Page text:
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The Legislative Budget Office is closer to being a reality

Last year the Legislature passed, and the governor signed into law a bill which created a Legislative Budget Office. It was maligned by some conservatives and notably got a negative rating from the Legislative Evaluation Assembly. We differed with those views and found the LBO concept very promising. This week's hearing in the State Government Finance committee was a reminder of why.

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Met Council Governance Reform Rides Again

Senators braved a blizzard on Tuesday, March 6 to hear a proposal similar to one that didn’t make the cut in last session’s Government reform bills.  The proposal, contained in SF 2809 (Pratt) was to create a new structure for the Met Council


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Why education funding is so expensive

A great example was on display today's House Government Operations Committee of why it's so hard to cut costs in Education. This committee heard a bill creating a workgroup examining special education funding. The bill is  HF 2846 Christiansen.

Let's say that again. The bill would create A WORKGROUP to TALK about finding cost savings in special education funding and present a report to the legislature of its findings.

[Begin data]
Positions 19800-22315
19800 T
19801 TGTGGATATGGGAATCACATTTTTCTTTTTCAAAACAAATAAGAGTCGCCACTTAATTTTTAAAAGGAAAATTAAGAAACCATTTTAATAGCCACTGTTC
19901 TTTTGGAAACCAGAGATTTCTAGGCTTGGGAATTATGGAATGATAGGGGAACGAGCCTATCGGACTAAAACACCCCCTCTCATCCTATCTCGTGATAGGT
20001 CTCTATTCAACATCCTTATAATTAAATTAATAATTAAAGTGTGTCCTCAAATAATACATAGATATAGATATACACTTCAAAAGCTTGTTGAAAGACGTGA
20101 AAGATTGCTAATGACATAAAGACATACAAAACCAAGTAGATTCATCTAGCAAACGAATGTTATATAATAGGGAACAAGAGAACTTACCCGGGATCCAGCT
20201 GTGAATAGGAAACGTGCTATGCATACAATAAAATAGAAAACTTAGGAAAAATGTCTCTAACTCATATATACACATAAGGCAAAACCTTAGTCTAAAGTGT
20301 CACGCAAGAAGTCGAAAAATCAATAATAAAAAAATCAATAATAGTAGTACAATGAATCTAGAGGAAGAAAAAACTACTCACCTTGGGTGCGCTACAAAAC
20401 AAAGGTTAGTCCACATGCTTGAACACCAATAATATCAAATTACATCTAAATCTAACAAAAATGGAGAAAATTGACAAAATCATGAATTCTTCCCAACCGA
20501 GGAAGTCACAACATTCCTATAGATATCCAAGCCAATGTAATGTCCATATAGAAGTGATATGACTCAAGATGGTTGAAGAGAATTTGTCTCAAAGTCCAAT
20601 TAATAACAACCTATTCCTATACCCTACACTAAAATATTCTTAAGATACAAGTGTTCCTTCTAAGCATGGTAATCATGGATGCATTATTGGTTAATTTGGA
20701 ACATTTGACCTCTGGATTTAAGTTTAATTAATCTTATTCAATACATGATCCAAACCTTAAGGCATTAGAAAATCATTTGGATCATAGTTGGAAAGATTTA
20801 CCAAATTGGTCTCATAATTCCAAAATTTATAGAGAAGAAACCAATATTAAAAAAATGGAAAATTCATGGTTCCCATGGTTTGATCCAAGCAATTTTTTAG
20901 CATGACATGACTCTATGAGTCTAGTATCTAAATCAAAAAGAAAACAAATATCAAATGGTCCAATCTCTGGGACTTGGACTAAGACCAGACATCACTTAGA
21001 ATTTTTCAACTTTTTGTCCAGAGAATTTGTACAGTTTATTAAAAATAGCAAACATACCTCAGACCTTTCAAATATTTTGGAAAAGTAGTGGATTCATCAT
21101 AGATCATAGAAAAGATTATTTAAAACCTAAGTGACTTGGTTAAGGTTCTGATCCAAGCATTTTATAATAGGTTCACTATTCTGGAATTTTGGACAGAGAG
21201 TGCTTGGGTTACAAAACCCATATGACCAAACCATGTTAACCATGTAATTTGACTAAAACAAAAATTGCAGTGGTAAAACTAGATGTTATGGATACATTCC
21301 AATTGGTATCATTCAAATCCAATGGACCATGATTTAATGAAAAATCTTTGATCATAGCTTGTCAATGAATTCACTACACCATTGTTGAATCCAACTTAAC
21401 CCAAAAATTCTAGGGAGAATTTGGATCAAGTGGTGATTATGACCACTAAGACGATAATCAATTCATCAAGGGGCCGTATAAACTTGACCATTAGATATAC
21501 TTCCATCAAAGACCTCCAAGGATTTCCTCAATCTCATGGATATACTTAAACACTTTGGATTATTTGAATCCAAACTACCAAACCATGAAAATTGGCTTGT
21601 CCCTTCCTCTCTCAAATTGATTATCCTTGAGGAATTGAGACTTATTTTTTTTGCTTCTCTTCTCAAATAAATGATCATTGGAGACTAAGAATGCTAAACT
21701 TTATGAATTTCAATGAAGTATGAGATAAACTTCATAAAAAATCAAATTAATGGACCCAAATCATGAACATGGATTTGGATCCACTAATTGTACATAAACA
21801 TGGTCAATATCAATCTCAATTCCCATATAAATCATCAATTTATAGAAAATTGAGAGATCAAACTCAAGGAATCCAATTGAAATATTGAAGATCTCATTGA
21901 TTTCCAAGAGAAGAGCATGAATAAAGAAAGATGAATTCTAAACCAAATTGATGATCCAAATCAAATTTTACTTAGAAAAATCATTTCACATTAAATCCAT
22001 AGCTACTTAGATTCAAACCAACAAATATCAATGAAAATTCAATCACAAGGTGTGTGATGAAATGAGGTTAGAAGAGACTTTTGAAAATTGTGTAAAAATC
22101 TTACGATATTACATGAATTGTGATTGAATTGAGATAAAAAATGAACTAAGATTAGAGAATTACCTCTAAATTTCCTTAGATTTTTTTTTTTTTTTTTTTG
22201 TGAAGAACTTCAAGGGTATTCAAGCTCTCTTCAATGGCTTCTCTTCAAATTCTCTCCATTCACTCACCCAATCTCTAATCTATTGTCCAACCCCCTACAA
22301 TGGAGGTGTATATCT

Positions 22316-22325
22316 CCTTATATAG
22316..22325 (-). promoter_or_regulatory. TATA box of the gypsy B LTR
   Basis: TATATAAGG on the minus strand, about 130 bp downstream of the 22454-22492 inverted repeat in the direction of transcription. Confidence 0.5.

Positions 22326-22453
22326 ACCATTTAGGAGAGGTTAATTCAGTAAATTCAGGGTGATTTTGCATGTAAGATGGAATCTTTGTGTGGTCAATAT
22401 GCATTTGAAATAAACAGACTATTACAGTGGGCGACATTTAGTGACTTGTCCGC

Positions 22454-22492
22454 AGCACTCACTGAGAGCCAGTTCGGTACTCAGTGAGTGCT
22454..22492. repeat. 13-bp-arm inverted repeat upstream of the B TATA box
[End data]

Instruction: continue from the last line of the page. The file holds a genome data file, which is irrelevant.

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When the state sues a corporation, where does the money go? 

The Minnesota House Ways and Means Committee covered a lot of ground today but one key component was the time spent hearing from the Department of Natural Resources and the Minnesota Pollution Control Agency about 3 M settlement.

The presentation was pretty straightforward. 3M agreed to a settlement with the Attorney General to pay the state of MN $850M to clean up PFCs (a manufacturing component of its famous Scotchgard and Teflon products) which have gotten into the water over time since they were first developed in the 1940s.

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Taxpayers League Letter on HF 1440 (Baker) SF 730 (Rosen)

This week Taxpayers League President Ted Lillie sent a letter out to members of the House Health and Human Policy Committee opposing the "penny a pill" tax on opioids.  The tax would fund a council which would in turn fund grants across Minnesota, with the idea of stemming the tide of prescription opioid addiction.  Everybody agrees it's a problem as it has been in many states. What to do about it, is not as clear. Testimony was heard in the House committee on Thursday 3/1.  Some good and useful initiatives were mentioned like funding Narcan kits for police officers, so that overdosing addicts lives can be saved and successful rehabilitation programs.   But the bill in its present form (See link below) is very loosely constructed on the spending side and it's easy to see how a large sum of money could attract projects that are less likely to directly ameliorate the problem. The bill was laid over while the author(s) continue to work on it.